New York Senate panel recommends Monserrate’s expulsion or censure
A New York State Senate committee has reportedly recommended the censure or expulsion of an embattled Queens senator convicted of assaulting his girlfriend.
The committee's report has not been made public, but several sources have told EDGE it will recommend the expulsion or censure of state Sen. Hiram Monserrate [D-Jackson Heights.] James Freedland, a spokesperson for State Sen. Eric Schneiderman [D-Manhattan,] who chairs the committee, confirmed to EDGE the report has yet to be finalized.
He said lawmakers could issue their findings, however, in the coming days.
"They are certainly wrapping it up and are very close to finalizing the report," Freedland said.
A source with knowledge of the committee's report told EDGE he expects lawmakers will move quickly.
"They don't want Monserrate hanging around for the budget so he can screw around again," he said.
Monserrate has remained defiant, and his lawyer told the Associated Press earlier today there is no grounds for the state Senate to force his client from office.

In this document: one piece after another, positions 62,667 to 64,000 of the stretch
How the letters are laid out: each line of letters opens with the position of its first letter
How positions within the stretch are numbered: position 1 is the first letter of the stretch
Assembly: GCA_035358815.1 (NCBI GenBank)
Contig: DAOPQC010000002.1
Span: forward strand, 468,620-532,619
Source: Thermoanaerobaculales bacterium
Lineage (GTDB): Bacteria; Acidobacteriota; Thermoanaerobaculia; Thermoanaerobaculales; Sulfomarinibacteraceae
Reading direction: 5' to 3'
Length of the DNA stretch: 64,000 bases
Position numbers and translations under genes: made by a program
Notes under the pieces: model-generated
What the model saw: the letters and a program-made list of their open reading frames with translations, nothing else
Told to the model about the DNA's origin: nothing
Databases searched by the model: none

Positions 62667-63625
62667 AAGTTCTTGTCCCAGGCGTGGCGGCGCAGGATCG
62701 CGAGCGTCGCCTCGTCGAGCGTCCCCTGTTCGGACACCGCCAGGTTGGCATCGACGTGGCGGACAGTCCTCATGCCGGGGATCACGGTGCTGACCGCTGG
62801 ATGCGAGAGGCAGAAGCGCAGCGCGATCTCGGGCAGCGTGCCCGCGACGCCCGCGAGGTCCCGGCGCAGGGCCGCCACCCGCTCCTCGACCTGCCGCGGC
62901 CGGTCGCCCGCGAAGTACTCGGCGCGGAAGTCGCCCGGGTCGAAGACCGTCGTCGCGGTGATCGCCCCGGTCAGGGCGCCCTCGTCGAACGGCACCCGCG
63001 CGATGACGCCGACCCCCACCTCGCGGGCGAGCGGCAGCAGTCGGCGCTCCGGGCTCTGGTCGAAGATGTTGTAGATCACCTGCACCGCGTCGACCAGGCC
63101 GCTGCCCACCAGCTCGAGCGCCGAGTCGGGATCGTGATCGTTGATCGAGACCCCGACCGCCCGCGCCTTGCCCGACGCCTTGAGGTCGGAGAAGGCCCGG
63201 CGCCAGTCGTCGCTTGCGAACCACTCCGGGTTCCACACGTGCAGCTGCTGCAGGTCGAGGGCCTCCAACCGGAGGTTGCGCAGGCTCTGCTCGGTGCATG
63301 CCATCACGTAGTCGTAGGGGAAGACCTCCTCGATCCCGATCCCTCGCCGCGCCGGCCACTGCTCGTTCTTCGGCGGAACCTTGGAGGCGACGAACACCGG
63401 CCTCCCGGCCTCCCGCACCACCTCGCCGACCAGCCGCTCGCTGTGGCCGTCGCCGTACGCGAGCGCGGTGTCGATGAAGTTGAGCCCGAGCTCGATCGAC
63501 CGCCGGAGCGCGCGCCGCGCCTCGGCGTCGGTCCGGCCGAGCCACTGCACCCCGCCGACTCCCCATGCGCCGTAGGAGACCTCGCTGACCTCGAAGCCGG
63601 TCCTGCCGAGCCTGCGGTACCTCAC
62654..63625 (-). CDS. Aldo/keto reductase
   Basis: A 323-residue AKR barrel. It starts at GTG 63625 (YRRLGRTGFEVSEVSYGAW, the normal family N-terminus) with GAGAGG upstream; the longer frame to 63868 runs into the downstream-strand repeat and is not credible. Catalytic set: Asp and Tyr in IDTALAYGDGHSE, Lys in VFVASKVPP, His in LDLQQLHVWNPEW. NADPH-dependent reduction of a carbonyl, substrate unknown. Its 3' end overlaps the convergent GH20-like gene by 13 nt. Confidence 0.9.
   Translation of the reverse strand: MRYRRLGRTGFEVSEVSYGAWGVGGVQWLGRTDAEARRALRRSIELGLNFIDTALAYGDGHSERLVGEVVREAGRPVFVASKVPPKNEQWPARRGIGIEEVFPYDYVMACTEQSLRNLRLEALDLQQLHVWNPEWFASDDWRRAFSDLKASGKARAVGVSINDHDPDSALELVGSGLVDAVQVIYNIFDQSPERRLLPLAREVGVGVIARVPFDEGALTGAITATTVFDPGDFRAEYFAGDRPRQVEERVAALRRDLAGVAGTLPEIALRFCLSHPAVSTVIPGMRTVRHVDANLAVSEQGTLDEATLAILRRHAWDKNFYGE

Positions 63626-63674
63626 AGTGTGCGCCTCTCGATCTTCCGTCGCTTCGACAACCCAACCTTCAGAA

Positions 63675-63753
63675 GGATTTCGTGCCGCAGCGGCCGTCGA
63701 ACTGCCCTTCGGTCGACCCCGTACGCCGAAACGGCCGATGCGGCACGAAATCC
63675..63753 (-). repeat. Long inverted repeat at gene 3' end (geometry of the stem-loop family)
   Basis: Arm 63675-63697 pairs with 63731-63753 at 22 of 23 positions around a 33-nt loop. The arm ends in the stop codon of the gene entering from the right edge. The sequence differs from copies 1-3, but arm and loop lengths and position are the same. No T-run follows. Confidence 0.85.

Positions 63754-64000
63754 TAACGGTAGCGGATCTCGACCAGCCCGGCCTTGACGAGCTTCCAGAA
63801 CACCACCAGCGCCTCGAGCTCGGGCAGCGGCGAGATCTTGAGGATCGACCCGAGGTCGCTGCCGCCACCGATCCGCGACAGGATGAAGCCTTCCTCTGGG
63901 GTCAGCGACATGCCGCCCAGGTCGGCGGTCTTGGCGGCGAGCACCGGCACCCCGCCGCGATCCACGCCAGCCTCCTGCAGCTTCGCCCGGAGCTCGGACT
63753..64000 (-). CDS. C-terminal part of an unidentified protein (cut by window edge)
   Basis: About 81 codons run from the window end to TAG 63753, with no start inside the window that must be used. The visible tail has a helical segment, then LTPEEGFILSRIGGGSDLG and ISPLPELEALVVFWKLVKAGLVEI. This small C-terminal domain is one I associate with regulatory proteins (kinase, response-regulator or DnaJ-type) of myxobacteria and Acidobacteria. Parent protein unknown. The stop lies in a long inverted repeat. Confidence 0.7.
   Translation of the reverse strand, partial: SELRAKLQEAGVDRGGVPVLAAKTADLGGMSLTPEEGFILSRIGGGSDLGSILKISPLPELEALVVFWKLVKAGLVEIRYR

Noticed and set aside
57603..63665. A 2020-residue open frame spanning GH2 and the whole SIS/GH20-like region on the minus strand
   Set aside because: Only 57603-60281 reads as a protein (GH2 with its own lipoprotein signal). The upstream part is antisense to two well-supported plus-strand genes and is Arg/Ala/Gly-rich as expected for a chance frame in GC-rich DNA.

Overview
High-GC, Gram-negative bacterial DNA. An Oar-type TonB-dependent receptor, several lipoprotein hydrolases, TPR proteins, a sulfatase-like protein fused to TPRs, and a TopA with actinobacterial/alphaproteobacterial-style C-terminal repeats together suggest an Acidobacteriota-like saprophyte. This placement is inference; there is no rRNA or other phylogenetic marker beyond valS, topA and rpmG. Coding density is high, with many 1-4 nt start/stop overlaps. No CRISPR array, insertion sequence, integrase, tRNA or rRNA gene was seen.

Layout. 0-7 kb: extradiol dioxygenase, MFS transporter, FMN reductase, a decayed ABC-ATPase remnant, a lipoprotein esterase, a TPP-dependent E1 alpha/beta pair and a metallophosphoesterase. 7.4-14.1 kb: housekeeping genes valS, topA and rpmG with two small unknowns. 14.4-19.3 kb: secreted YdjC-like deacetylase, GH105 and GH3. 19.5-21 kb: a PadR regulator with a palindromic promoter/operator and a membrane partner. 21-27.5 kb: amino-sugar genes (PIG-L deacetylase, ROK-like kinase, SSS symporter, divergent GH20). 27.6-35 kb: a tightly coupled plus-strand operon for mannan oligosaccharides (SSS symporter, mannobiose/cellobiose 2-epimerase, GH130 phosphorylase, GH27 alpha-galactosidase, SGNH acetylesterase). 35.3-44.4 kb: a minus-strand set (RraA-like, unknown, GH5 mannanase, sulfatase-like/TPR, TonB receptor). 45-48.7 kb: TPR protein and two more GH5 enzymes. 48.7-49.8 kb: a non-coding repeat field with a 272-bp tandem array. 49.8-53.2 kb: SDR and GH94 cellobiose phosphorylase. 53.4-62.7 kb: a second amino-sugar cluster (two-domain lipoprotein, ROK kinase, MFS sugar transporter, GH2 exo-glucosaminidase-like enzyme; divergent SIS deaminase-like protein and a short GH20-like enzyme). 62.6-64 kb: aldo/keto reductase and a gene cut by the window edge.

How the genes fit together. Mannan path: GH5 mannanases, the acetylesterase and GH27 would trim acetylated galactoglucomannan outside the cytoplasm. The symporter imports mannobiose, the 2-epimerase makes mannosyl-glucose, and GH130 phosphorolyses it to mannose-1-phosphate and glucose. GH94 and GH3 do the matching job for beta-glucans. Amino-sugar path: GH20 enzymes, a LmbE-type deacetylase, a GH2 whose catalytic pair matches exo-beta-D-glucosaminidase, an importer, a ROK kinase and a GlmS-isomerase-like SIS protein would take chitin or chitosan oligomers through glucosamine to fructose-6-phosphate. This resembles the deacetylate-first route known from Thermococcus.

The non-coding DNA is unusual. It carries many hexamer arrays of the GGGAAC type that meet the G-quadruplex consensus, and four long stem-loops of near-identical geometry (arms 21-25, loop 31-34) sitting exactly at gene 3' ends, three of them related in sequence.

A Queens judge convicted Monserrate in October of misdemeanor assault against his girlfriend inside his Jackson Heights apartment in Dec., 2008.
Many of the state's leading Democrats-U.S. Sens. Chuck Schumer and Kirsten Gillibrand and Congresswoman Carolyn Maloney-have urged Monserrate to step down. And the former New York City Councilmember and police officer has faced blistering criticism from gay rights activists for voting against a bill last month that would have allowed same-sex couples to marry.
Queens Democrats have largely backed state Assemblymember José Peralta [D-Jackson Heights] as Monserrate's heir apparent. A special election could take place as early as next month if Monserrate is forced from office, but one long-time activist from Jackson Heights rather succinctly summed up the controversy that continues to swirl around the embattled legislator.
"It's sad," he said.